The sociopolitical, environmental and technological implications of climatic changes in the Circumpolar Arctic for UK Energy Security

Environmental changes in the Circumpolar Arctic have occurred faster than at lower latitudes with harmful impacts for flora, fauna and indigenous peoples. Two related developments are consequently being trialled in the Arctic that are critical to global futures: Liquefied Natural Gas (LNG) and Carbon Capture and Storage (CCS).

Due to reductions in Arctic sea-ice, both Norway and Russia are developing hydrocarbon fields to meet growing global energy demand. This has involved the development of LNG, whereby gas is cooled to make it amenable for transportation without reliance on regional pipelines. CCS involves the capture of carbon from production processes and then transporting it for storage in underground geological formations. As the UK is no longer self-sufficient in energy terms, economic and climatic futures are becoming increasingly reliant on these Arctic trials.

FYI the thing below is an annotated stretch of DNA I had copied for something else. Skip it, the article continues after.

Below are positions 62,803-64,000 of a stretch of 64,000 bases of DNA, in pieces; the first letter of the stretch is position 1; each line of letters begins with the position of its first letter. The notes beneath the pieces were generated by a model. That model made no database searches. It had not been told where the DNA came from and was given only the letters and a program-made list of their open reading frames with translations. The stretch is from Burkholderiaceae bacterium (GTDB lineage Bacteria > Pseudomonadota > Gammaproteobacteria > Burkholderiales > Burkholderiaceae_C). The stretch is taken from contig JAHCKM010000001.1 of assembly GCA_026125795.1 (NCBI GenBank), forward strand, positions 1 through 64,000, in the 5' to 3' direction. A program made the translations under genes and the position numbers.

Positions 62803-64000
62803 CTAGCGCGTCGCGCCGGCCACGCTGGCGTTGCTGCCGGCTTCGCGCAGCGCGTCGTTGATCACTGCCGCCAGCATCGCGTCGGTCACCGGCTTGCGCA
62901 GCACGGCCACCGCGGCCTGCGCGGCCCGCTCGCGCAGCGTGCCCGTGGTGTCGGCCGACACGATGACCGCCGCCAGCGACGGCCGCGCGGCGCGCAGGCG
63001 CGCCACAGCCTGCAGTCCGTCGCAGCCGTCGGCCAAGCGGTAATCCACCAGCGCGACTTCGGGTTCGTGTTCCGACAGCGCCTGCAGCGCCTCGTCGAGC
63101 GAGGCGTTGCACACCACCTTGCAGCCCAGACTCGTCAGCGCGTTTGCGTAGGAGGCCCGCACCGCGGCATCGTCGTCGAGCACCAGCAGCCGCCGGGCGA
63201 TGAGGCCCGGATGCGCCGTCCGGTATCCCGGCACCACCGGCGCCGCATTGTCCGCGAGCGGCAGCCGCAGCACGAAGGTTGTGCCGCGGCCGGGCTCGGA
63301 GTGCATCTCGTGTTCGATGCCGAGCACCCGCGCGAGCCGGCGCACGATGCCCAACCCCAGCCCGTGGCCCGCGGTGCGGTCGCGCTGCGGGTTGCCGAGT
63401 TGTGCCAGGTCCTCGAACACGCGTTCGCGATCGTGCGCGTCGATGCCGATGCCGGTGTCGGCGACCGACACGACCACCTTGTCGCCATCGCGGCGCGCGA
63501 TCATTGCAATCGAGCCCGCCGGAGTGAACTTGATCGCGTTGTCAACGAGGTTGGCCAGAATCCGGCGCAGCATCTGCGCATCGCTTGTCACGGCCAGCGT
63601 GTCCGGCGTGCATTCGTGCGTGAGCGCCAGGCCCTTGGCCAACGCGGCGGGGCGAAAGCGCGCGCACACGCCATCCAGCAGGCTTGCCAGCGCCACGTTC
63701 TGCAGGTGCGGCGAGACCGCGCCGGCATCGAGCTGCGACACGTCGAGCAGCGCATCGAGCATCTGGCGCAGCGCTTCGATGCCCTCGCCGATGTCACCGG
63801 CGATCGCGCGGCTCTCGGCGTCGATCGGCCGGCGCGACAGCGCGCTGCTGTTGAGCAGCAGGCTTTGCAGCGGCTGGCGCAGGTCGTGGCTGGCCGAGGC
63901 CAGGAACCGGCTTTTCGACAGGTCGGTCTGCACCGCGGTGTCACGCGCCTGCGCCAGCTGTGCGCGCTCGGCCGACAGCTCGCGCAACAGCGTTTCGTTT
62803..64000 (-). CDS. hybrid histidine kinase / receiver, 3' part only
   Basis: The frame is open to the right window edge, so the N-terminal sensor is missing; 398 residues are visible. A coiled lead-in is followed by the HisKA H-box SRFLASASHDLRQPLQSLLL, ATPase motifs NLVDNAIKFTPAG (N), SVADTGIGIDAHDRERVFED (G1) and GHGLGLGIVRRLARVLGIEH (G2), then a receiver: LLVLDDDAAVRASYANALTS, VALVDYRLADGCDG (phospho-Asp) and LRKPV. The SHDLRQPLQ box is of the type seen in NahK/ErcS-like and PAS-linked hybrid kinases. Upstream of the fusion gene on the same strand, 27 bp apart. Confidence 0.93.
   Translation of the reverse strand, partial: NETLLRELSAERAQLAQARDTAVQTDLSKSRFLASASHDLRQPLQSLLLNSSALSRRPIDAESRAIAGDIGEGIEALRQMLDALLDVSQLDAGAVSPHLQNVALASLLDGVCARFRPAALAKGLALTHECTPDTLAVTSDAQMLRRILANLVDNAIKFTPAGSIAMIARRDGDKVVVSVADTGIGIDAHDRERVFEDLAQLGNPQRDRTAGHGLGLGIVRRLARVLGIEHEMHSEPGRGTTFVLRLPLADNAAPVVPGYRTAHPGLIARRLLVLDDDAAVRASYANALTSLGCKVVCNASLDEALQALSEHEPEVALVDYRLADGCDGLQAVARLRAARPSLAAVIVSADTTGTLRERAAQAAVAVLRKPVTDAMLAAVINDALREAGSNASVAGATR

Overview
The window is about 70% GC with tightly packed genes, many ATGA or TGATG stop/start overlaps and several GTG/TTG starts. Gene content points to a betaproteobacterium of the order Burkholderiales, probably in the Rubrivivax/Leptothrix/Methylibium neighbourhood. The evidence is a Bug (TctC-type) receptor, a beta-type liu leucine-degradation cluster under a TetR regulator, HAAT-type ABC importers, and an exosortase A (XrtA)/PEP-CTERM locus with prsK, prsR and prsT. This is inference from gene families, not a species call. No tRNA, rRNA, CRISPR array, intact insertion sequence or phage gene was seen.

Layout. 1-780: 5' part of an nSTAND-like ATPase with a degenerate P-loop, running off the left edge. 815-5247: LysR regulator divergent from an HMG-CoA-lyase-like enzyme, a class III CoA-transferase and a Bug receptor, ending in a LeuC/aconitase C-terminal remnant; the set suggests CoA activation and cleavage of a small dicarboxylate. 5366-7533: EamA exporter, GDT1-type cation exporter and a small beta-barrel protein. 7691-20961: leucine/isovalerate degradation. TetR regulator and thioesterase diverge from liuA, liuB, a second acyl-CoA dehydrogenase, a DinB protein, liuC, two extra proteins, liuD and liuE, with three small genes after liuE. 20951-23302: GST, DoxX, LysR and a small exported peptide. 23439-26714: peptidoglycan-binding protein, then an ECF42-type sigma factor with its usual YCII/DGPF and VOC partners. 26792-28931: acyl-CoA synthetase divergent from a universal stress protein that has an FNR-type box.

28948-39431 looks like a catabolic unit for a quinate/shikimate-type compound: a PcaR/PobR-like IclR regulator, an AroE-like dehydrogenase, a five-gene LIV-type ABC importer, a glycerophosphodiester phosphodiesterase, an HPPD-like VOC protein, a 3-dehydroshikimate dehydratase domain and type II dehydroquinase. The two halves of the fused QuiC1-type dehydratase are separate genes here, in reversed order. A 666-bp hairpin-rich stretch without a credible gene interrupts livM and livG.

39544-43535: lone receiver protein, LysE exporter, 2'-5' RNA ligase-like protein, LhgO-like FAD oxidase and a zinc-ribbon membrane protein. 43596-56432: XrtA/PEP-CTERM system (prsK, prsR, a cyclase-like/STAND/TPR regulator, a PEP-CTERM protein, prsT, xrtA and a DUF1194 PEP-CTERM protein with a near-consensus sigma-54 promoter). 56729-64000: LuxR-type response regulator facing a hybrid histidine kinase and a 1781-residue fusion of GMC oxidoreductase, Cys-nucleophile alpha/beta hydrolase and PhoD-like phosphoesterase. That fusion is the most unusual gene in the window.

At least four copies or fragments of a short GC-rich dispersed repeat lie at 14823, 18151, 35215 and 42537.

Deploying an interdisciplinary approach to investigate these issues, this programme of research will include study in archives and libraries, ethnographic observation at different sites, and interviews with relevant scientists, policy-makers and representatives from oil and gas companies. During the 3-year tenure of the fellowship, fieldwork will thus be undertaken in the Norwegian Arctic, the Russian Arctic and Greenland, as well as Copenhagen, Edinburgh, Oxford and London.